For those who have not watched or heard of the movie, “2001: A Space Odyssey,” it is a film made in 1968 and HAL 9000 is the intelligent supercomputer antagonist. In the creative mind of director Stanley Kubrick and screenwriter Arthur C. Clarke, artificial intelligence (AI) was already being used in 2001 for a trip to the moon.
We are only in the first phases of the AI progression in 2019. As we approach the next decade, what can we expect from it over the next 20-plus years?
Phase one is also called narrow AI, which is automation of a single activity that outperforms human efficiency. A perfect example of this use of AI is intelligent cruise control and emergency braking. Sensors on newer cars are used to avoid accidents by doing one single activity for the driver (brake when it gets too close to a car or object in front of them).
Predictive maintenance is the most widely used AI today. Before AI, equipment was serviced on a fixed schedule. With AI, maintenance and service is now determined using sensors and analytics. McKinsey & Company, a global management consulting firm, found that predictive maintenance involving AI can produce a 10% reduction in annual maintenance costs, up to 20% downtime reduction and 25% reduction in inspection costs. So, AI can not only reduce accidents but decrease costs for manufacturers and airlines.
On a recent trip, I came in close contact with the use of facial recognition technology. When I returned on an international flight to JFK, I had to scan my passport and then have my picture taken at a kiosk. The kiosk matches my face with my passport photo. Eventually, all airports will use facial recognition to match the face of a traveler to a stored picture of their passport photo at a separate facility. This technology will be used for bag drops and AI assistants can help travelers with which gate or baggage claim area to use.
The second phase of artificial intelligence is general AI, which performs any intellectual task a human can and is “human-level” AI. In the airline industry, the start of AI is automated check-ins and baggage check. The next step is one pilot per plane with eventually a pilotless plane. The military has used pilotless flights for surveillance and missile-carrying drones for decades. It will be many years before this will evolve for commercial flights, but estimates put the cost savings for pilotless planes at $35 billion dollars a year.
Second phase AI will affect every industry from finance to fashion. Artificial intelligence will recognize fashion trends quickly, allowing for retailers to make swift changes, and AI will also be predictive of the next trend. Smart farming will create more efficient planting and production. AI will help find qualified hires and help employees find the right jobs. “Lights-out” manufacturing will permit whole factories to run without human intervention. In other words, manufacturing will occur with machines and no human jobs, so no lights, HVAC and increased productivity. Currently, FANUC, in Japan, is the most well-known lights-out facility, where robots produce other robots without the presence of humans.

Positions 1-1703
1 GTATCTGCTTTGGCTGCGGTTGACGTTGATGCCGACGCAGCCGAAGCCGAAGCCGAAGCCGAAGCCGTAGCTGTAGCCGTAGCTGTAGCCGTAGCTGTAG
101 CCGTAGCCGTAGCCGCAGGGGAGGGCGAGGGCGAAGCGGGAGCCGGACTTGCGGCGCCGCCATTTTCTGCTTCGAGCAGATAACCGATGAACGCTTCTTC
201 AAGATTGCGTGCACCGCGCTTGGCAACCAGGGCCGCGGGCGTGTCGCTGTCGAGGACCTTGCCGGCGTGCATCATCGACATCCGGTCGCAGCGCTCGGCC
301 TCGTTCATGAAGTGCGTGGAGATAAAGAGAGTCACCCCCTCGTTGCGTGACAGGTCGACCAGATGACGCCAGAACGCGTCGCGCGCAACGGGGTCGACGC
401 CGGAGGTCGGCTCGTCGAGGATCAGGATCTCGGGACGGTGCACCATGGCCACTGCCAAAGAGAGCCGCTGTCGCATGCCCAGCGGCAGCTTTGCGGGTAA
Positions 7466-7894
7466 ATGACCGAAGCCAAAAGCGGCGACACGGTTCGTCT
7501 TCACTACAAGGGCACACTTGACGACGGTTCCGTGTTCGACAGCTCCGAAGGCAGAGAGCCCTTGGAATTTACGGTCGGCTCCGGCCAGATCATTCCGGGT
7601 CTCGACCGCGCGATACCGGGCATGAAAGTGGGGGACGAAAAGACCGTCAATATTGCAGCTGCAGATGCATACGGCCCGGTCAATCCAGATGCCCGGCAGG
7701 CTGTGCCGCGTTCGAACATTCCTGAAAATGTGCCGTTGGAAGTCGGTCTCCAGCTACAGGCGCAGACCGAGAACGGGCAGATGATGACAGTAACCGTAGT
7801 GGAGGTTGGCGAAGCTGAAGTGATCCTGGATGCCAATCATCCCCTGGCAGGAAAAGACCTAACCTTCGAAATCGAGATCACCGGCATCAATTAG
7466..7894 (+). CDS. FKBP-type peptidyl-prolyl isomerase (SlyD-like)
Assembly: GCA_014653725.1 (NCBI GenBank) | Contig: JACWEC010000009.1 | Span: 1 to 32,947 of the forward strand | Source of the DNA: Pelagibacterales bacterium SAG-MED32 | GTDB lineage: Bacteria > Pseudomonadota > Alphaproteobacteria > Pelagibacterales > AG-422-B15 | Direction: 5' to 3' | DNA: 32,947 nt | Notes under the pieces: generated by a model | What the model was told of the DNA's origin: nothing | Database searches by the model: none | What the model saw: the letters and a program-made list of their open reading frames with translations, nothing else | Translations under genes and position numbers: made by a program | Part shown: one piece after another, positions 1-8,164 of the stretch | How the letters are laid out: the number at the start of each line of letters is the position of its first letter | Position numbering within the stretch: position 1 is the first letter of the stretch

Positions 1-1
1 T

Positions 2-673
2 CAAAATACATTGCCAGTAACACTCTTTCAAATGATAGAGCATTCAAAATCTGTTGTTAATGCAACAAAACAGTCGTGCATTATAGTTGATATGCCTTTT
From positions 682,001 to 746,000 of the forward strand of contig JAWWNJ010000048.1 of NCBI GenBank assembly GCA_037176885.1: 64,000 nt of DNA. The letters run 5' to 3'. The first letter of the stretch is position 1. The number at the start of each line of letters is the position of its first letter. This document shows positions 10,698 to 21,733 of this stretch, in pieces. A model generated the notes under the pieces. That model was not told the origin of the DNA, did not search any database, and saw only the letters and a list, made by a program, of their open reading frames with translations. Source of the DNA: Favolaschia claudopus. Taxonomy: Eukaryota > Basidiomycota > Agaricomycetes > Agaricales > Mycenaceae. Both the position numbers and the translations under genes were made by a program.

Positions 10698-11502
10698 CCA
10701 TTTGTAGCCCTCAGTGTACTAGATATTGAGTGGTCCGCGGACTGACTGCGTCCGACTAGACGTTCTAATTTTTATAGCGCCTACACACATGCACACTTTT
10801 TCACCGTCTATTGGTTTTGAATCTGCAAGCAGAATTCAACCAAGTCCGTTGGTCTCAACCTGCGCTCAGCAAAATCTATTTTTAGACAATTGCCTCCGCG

For manufacturers, retailers, airlines and other businesses that get the first and second phase of AI right, this can be a game changer and a great investment opportunity.
The final phase is a long way off and is super IA, which is super-intelligence. This is also called “singularity.” This is achieved when AI becomes smarter than humans and where most science fiction writers have things go horribly wrong. The definition of technological singularity on Wikipedia is frightening: “a hypothetical future point in time when technological growth becomes uncontrollable and irreversible, resulting in unfathomable changes to human civilization.” Vernor Vinge, a science fiction author and retired professor, coined the term singularity in 1983. Singularity will come when AI software enables deep learning using neural networks (computer systems modeled after the human brain and nervous system) that can replicate and eventually surpass human cognition.
What will this mean for us and when will it occur? The answer is no one really knows other than that the existence of superhuman intelligence has moved from an idea from science fiction to a real possibility.
Nothing contained in this article should be interpreted as a promise or guarantee of earnings or investment results nor a recommendation for the purchase or sale of any security or sector. Investing involves risk. Most of the information in this article is taken from “Imagine 2025: Gearing Up for the Next Industrial Revolution, “equity research from RBC Capital Markets’ Directors of Global Research, September 5, 2019.